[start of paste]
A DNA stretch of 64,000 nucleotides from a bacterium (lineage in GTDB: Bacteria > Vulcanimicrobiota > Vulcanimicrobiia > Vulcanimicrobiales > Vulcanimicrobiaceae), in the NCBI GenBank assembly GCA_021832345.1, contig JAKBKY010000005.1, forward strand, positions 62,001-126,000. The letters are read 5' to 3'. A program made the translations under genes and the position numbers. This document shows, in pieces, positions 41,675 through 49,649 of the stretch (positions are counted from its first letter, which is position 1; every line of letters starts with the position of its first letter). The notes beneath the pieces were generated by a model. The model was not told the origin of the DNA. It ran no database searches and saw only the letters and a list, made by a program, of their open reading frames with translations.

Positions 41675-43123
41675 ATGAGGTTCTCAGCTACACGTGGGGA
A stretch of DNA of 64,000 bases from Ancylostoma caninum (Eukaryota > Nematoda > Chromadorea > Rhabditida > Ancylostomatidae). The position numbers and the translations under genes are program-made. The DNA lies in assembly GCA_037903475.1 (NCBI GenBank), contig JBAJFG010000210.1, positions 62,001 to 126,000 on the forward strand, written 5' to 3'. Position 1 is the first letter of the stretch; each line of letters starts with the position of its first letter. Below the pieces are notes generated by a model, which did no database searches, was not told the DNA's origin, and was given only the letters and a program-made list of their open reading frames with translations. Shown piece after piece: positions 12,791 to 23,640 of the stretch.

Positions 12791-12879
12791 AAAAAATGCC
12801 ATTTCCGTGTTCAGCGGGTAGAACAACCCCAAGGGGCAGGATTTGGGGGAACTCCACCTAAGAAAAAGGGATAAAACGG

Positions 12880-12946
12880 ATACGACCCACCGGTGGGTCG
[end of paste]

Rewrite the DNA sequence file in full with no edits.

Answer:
A DNA stretch of 64,000 nucleotides from a bacterium (lineage in GTDB: Bacteria > Vulcanimicrobiota > Vulcanimicrobiia > Vulcanimicrobiales > Vulcanimicrobiaceae), in the NCBI GenBank assembly GCA_021832345.1, contig JAKBKY010000005.1, forward strand, positions 62,001-126,000. The letters are read 5' to 3'. A program made the translations under genes and the position numbers. This document shows, in pieces, positions 41,675 through 49,649 of the stretch (positions are counted from its first letter, which is position 1; every line of letters starts with the position of its first letter). The notes beneath the pieces were generated by a model. The model was not told the origin of the DNA. It ran no database searches and saw only the letters and a list, made by a program, of their open reading frames with translations.

Positions 41675-43123
41675 ATGAGGTTCTCAGCTACACGTGGGGA
A stretch of DNA of 64,000 bases from Ancylostoma caninum (Eukaryota > Nematoda > Chromadorea > Rhabditida > Ancylostomatidae). The position numbers and the translations under genes are program-made. The DNA lies in assembly GCA_037903475.1 (NCBI GenBank), contig JBAJFG010000210.1, positions 62,001 to 126,000 on the forward strand, written 5' to 3'. Position 1 is the first letter of the stretch; each line of letters starts with the position of its first letter. Below the pieces are notes generated by a model, which did no database searches, was not told the DNA's origin, and was given only the letters and a program-made list of their open reading frames with translations. Shown piece after piece: positions 12,791 to 23,640 of the stretch.

Positions 12791-12879
12791 AAAAAATGCC
12801 ATTTCCGTGTTCAGCGGGTAGAACAACCCCAAGGGGCAGGATTTGGGGGAACTCCACCTAAGAAAAAGGGATAAAACGG

Positions 12880-12946
12880 ATACGACCCACCGGTGGGTCG